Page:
“Sticks and stones may break my bones, but words will never hurt me.”
I THINK we all sensed, when our parents told us to chant this in response to bullies, that we were being sold a crock.
Words have power, and every child knows it.
That may be as true in the clinical setting as it is in the playground.
The words a clinician chooses to use with a patient have the potential to improve outcomes, or increase the severity of symptoms and side effects. Effects of the use of words have been found in studies of b-blockers, statins, oral contraceptives and epidural anaesthesia, among others.
Words can heal, but they can also trigger a powerful nocebo effect. Nocebo is the placebo effect’s evil twin: just as an expectation of benefit can be self-fulfilling, so can an expectation of harm. Multiple studies show that patients who are warned about the potential side effects of a treatment are much more likely to experience them.
Warnings can trigger symptoms even in patients enrolled in the placebo arm of a trial, as a 2012 review showed, revealing reported effects as varied as wheezing, headache, sleep problems, back pain, nausea, constipation, itching and vision problems.
“Some of the information that physicians convey to their patients can inadvertently amplify patients’ symptoms and become a source of heightened somatic distress, an effect that must be understood by physicians to ensure optimal management of patient care,” writes US psychiatrist Dr Arthur Barsky in JAMA.
“This effect illustrates the iatrogenic [harm caused by medical treatment] potential of information, as opposed to the iatrogenic potential of drugs and procedures.”
Pain appears to be particularly sensitive to both placebo and nocebo effects, and both can be triggered by language as well as by sugar pills.
In a study of epidural anaesthesia during childbirth, for example, women who were told that the injection of the local anaesthetic would feel like “a big bee sting; this is the worst part” reported significantly more pain than those told that it “would numb the area and you will be comfortable during the procedure”.
For a different kind of pain, a study of b-blocker treatment for hypertension found that 32% of patients who were explicitly warned that erectile dysfunction was a possible side effect experienced the problem, compared with only 13% of those who were not warned.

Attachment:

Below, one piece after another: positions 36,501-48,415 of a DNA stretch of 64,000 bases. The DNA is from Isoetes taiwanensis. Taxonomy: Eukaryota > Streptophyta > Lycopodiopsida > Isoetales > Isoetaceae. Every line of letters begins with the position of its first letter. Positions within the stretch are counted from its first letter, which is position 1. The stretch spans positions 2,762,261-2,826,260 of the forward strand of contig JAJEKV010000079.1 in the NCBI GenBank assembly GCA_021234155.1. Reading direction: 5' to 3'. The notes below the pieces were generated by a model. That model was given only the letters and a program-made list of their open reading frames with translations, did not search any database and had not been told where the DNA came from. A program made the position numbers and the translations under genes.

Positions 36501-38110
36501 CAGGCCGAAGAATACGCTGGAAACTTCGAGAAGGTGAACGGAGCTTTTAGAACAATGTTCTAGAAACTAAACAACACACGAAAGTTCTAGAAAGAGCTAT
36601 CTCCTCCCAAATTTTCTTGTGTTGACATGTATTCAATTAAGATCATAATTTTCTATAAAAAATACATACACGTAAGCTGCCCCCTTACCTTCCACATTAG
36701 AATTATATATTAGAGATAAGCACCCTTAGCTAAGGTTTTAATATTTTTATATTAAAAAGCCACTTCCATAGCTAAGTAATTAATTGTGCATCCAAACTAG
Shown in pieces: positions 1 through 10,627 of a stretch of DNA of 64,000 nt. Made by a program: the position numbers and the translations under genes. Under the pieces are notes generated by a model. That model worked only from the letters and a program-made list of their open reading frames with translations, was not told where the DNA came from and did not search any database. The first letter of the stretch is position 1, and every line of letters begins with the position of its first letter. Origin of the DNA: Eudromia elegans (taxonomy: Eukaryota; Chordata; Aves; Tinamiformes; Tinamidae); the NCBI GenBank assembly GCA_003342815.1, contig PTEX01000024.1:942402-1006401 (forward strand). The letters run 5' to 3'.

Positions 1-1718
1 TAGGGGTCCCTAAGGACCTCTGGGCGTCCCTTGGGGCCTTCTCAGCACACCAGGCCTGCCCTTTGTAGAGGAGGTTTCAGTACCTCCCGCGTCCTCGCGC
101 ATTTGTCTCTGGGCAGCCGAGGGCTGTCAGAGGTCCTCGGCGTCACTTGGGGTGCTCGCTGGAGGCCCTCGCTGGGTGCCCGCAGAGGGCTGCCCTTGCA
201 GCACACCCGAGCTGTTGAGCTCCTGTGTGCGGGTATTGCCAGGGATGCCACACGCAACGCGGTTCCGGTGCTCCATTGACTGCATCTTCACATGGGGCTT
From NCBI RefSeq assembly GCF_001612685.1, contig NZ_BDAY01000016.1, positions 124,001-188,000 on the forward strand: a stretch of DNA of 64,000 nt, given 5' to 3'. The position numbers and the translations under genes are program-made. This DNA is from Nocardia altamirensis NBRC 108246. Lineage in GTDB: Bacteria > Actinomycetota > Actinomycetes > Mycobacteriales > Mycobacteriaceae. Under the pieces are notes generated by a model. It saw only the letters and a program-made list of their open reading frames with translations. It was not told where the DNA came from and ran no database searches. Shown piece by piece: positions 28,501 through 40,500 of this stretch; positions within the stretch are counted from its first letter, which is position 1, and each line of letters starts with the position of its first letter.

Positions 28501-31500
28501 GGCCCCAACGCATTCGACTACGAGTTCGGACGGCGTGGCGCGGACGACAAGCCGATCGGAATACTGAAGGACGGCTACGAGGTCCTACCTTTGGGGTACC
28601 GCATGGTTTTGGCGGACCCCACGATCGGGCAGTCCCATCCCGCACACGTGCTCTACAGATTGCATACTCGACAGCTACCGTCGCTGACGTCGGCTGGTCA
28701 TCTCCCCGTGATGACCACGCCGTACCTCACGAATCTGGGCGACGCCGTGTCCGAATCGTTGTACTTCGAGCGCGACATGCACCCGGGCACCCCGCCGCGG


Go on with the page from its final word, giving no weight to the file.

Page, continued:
From the clinician’s perspective, all this might seem like a case of “damned if you do, damned if you don’t”.
Informed consent requires patients to be told about risks of treatment. Telling patients about possible effects makes it more likely they’ll experience them. What to do?
Dr Barsky argues that there could be a middle way.
“When obtaining informed consent, physicians must absolutely provide complete and truthful information and must avoid fostering a ‘paternalistic’ patient–physician relationship,” he writes.
“But balancing the requirement for full and complete disclosure with the iatrogenic potential of some information is problematic.”
The solution might lie in tweaking the approach to informed consent, he suggests.
“When prescribing a medication, all serious and medically significant adverse effects are of course described, and the patient is instructed to report all adverse effects; however, if the patient agrees, benign, non-specific symptoms are not enumerated in advance because it is explained that doing so makes them more likely.”
Essentially, the patient is being asked to consent to not being informed.
Many doctors probably already have strategies to reduce the potential impact of warnings about side effects, whether or not they would describe them as iatrogenic.
But reconciling the principle of informed consent with the desire to protect a patient from information that could harm them is always going to be a tricky balancing act.
Jane McCredie is a science and health writer based in Sydney.
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